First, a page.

Have you thought about what events you would consider the 3 worst IT disasters in history? No? Well, any list is subjective but we have a few facts that just may jog your memory.
AT&T Lines Crash.
- On January 5, 1990, AT&T’s network went down due to a software problem that followed a new software installation. During the “phone-out”, 75 million phone calls went unanswered. The software glitch lasted 9 hours during which no one could make long-distance phone calls because the software had disabled switches throughout the network. It’s not hard to imagine the havoc this caused to businesses worldwide as well as the effect on residential customers. AT&T reduced the load on their CCS7 network which then allowed the switches to cool off and the system reset. AT&T had to research the error and then reinstall an old version of the software until they could fix the software problem.
USS Vincennes control system.
- The USS Vincennes was on duty in the Strait of Hormuz on July 3, 1988. The Vincennes was an Aegis class cruiser that carried advanced radar. On the morning of July 3, the Vincennes engaged Iranian gunboats while the IA655 appeared on the radar screen. The computer software identified the IA655 only as an “unknown-assumed enemy” approaching the Vincennes. The Vincennes warned the plane it would be shot down unless it changed course but received no response. The Vincennes fired two rockets at the IA655, a civilian airliner carrying 290 passengers and crew. Vincennes shot down the plane over Iranian airspace. Several problems with the interface between the Aegis computer system and the crew led to the aircraft’s identification as an F-14 even though previously identified as a commercial airliner.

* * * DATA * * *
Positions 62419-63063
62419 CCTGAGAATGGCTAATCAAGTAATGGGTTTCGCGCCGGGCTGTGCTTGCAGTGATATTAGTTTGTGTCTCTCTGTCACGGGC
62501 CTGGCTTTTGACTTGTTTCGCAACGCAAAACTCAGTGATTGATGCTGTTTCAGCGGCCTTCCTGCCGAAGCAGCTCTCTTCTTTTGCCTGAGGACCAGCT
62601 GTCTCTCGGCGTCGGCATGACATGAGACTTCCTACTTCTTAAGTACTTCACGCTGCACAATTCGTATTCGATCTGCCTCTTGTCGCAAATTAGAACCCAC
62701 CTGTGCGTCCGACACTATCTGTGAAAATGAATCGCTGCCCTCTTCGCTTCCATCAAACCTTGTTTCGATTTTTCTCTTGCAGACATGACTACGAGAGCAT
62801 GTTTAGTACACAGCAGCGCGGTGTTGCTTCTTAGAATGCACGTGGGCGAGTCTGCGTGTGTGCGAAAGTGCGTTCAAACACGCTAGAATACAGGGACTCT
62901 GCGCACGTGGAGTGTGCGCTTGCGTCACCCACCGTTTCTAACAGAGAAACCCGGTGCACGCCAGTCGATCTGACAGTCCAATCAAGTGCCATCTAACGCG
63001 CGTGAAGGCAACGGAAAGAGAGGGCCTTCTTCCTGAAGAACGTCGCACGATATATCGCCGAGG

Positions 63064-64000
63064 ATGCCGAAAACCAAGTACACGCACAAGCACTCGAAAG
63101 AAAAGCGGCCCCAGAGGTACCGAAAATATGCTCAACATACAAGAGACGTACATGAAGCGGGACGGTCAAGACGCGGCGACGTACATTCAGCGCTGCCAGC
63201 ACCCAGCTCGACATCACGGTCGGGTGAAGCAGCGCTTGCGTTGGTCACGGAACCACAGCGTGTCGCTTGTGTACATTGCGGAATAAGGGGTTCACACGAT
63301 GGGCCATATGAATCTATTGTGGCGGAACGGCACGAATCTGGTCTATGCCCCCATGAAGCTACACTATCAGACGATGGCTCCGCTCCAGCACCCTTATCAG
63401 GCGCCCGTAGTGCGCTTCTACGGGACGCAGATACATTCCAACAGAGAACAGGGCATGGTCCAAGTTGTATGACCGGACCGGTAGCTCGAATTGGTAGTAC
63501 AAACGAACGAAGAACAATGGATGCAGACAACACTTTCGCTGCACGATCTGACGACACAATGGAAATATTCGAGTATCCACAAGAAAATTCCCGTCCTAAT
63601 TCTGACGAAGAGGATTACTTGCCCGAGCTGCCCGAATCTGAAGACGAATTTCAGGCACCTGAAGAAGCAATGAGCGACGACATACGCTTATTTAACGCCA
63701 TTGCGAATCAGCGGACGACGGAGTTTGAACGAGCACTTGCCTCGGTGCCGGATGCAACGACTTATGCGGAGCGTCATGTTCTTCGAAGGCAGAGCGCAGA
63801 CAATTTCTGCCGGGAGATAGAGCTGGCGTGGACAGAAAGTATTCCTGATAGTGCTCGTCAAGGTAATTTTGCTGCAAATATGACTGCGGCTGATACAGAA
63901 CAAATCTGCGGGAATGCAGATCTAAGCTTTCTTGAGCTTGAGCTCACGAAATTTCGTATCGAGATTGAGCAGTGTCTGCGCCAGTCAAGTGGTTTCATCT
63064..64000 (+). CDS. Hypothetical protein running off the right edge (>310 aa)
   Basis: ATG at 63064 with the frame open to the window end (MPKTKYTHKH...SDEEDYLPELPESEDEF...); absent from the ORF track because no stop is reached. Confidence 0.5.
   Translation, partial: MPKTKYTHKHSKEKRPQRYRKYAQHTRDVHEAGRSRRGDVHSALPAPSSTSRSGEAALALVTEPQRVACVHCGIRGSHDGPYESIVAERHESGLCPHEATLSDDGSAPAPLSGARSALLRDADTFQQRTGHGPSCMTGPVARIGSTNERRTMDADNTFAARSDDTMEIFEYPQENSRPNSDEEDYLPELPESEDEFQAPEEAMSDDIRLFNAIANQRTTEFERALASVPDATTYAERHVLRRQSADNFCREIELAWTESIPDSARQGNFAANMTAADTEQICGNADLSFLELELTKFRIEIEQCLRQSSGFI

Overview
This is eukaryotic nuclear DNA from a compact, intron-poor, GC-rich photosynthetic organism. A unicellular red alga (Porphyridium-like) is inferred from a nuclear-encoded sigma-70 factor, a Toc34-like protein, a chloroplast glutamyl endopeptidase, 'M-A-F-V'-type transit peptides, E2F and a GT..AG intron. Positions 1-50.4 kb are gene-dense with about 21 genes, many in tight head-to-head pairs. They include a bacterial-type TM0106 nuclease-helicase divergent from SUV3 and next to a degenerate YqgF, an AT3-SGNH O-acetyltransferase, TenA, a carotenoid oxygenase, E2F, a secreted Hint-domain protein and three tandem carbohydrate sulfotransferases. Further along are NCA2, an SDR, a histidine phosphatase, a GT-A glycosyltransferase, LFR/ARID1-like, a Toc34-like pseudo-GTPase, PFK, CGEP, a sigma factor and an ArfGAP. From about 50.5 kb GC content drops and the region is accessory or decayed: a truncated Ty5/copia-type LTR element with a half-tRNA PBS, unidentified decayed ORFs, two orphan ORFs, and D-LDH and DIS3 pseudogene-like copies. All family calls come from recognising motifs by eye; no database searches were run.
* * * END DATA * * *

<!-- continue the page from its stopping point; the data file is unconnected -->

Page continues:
EDS Child Support System.
- Britain’s child support system initiated a computer-based program in 2004. Wildly unpopular ever since its inception, a study revealed in 2009 that, over a five-year period, the software failed 1.9 million people who had overpaid into the system; the system had overpaid 700,000 people; there were $7 billion in uncollected child support payments and a huge backlog of cases.
While your organization’s computer failures may not reach the size of a disaster like the Vincennes, downtime can cause significant delays. Errors can cost your company hard-earned dollars and cost you in terms of customer dissatisfaction.
Luckily, there are things you can do to protect your network. Backup battery power, available in products such as the Uninterruptible Power Supply (UPS) by Cyber Power, offers several minutes of backup battery power should you experience a blackout.
Blackouts happen to everybody eventually so backing up your data and files is also important. Thumb drive backup has been around for years but now you can safely backup your data in the cloud. Vendors offer packages that collect your data, encrypt it, make a copy, and send it offsite. Cloud backup offers a way to protect your network in case of system failure, natural disasters, staff errors, and accidental deletion. You can also find hosted backup solutions that will help protect your data in times of system failure.
Michael Durante spent his teenage years into his early 20s climbing the ladder in a branch of a successful banking firm, starting as a teller and ending as a Sr. Branch Manager within 6 years. In 2003, he left the banking world to join his father and create TIE National, a telecom company 60 years in the making. Together, they grew the company from a two-man operation solely working on telephones to a multi-million dollar international business with employees in over a dozen states, covering everything from phone systems to cloud products and computer systems. You can find Michael on LinkedIn.